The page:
Scientists and astronomers believe that in the earliest ages of our Solar System – the Moon was somehow generated by a gigantic collision of two worlds. This is commonly known like the “Big Splat” (or the “Giant Impact Hypothesis”).
Around one hundred millions years after the birth of the Solar System, our planet and this interloper have experienced a an earth shattering impact, since two planets can’t really occupy the same orbit for very long without giving something.
The result was: the Earth-Moon System (as we know it!)
For very long time, people believed that Theia (the Mother of the Moon according to the Greek Mythology) merely side-swiped the Earth at a 45-degree (or greater) angle.
A team of scientists from UCLA has quashed this idea with their new research, and has shown that the Earth-Theia impact was just a head-on collision whose ultimate issue was actually the formation of two new co-orbiting planets.
This eventually led to the Earth and the Moon.
The evidence is coming in the form of oxygen isotopes – that are actually atoms with differing numbers of neutrons that are fossilized within the crustal rocks of the Moon and the Earth.
It is already known that the Earth, but also Venus, Mercury, Mars etc. are having unique complement of oxygen isotopes.
The crew of scientists were analyzing seven Moon rocks that have been returned from the missions Apollo 12, Apollo 15 and Apollo 17.
Edward Young, who is a professor of geochemistry at UCLA, said in the new paper:
“We don’t see any difference between the Earth’s and the moon’s oxygen isotopes; they’re indistinguishable.”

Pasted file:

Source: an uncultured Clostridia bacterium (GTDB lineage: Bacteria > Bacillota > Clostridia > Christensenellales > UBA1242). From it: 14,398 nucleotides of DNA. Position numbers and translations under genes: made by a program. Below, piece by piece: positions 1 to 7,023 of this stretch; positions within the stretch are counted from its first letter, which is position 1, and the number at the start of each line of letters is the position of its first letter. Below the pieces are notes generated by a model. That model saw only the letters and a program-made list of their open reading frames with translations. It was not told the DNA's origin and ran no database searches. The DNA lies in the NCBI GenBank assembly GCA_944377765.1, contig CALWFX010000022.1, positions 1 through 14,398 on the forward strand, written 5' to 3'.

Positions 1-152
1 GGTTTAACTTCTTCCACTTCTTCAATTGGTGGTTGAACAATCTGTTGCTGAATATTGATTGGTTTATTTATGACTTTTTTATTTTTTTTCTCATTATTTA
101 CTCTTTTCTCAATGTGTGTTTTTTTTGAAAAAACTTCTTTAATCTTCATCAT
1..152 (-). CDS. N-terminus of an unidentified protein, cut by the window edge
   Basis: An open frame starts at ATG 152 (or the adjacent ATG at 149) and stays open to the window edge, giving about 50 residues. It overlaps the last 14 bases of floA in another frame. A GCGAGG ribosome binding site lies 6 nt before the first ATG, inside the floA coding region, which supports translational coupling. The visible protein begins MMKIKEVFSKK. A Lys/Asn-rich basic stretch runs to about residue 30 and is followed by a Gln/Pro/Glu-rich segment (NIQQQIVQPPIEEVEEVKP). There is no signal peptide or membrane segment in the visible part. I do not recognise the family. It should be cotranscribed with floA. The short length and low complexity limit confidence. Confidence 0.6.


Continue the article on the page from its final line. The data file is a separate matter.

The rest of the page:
In order to make more precise measurements, the team of researchers were using very sophisticates techniques and technology.
So, what actually happened to all the water?
The implications of the study will have to be subject of some future research, but for now it is obvious that the material of Theia is evenly distributed throughout both the Moon and the Earth.
So, its not really a collision between Theia and the Earth, but rather a cosmic smash-up between Theia and some unknown planet that happened to occupy our current orbit back then.
The issue of what actually happened to all the water on the Earth is just another mystery that needs to be resolved. The collision vaporized whatever of it existed on either planet, but perhaps subsequent collisions with H20-bearing asteroids and comets have delivered the oceans that we have on Earth today.
So it appears that, the Solar system after all is still in the process of being born.